Finding a job is your job
In part one
of this three part series, we explored that you need to be prepared
. Part two is about the fact that finding a job is your job
. Don’t act like you don’t have a job, because you do. You don’t get a paycheck for it at the end of the month, but it is your full-time job.
An important part of finding your next job is to know yourself. Who are you? What do you love to do? Given your passions, what would be the perfect job? Spend a few days introspecting. Think deeply about who you are and what you want before you start looking, and then focus your search on the kinds of roles you want. For myself, I think of things like, “I want to be awesome and help other people be awesome,” and, “I love to lead tech teams, do tech work, and mentor, coach, and train people.”
Next, concisely describe yourself. If you had only 30 seconds to introduce yourself, what would you say? Make it clear and powerful. Imagine walking into a store, asking what they sell, and hearing, “Um, I’m not sure, we kind of do X, but we also do Y …” My concise introduction goes like this:
I am a tech leader. Most recently I was director of engineering at a company building mobile phone apps. I was in charge of the dev team building the apps, and I was in charge of the production op’s team that hosted the server side of the apps. I am looking for my next job, project, or consulting gig, either leading tech teams or helping transform a team by showing them how to do Agile really well. Do you know anyone looking for this kind of help?”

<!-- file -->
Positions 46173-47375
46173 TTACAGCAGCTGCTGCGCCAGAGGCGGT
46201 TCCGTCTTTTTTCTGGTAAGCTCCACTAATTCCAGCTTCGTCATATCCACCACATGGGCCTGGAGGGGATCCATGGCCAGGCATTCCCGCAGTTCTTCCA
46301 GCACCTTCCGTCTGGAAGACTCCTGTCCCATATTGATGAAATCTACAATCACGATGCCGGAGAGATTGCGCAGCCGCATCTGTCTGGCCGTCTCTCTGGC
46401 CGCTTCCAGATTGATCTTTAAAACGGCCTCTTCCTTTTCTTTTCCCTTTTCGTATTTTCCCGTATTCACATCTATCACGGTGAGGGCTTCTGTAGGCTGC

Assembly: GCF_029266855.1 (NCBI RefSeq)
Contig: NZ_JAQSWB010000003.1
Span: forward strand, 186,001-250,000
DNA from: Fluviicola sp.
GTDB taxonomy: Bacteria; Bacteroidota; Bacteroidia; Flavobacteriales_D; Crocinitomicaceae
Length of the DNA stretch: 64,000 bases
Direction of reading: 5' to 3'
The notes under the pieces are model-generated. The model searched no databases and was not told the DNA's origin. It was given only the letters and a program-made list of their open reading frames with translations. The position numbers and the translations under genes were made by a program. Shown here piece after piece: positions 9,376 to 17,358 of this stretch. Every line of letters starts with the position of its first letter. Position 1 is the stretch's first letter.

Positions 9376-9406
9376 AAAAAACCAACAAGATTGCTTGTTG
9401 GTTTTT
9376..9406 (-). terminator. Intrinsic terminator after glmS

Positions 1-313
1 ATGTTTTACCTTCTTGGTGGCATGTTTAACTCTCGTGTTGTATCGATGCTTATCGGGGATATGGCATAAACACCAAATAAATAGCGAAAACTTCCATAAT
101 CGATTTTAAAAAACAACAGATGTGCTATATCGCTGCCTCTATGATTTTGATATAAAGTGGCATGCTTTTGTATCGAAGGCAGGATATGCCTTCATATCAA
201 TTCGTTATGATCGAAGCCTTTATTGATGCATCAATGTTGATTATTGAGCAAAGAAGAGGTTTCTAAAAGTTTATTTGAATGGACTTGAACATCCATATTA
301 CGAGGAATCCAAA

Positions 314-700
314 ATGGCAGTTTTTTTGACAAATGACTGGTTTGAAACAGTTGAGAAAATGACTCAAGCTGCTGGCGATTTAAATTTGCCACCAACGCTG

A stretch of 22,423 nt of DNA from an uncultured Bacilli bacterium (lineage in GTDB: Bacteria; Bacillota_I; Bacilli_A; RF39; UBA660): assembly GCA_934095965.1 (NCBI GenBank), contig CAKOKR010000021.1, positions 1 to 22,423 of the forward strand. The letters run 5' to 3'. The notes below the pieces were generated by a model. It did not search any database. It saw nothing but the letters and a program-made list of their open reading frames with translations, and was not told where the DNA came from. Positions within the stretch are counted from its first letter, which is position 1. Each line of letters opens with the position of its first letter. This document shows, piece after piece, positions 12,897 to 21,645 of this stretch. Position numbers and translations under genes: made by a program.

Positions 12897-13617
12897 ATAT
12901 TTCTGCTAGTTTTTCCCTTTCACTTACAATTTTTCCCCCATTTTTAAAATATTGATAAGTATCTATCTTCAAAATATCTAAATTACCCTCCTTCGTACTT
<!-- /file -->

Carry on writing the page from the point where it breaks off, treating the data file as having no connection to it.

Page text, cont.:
Exercise: Write down three things you are passionate about. What are the best jobs for your passions? Now write your concise introduction. Practice your introduction, first by yourself, and then with everyone you meet.
Now that you know yourself, learn how to sell yourself. You are offering your services to potential buyers. You need to market yourself just like any other product or service. You are the salesman and you are the product. Sell yourself!
Start by finding your market. Don’t waste your time browsing jobs web sites like Monster or those of large companies, and don’t submit your resume through a jobs web site. Instead, identify your professional network and your prospects. Make a list of everyone who might be able to help, including all your former coworkers, the people in your social networks, your phone and email contacts, contacts from previous job searches, neighbors, family, and friends.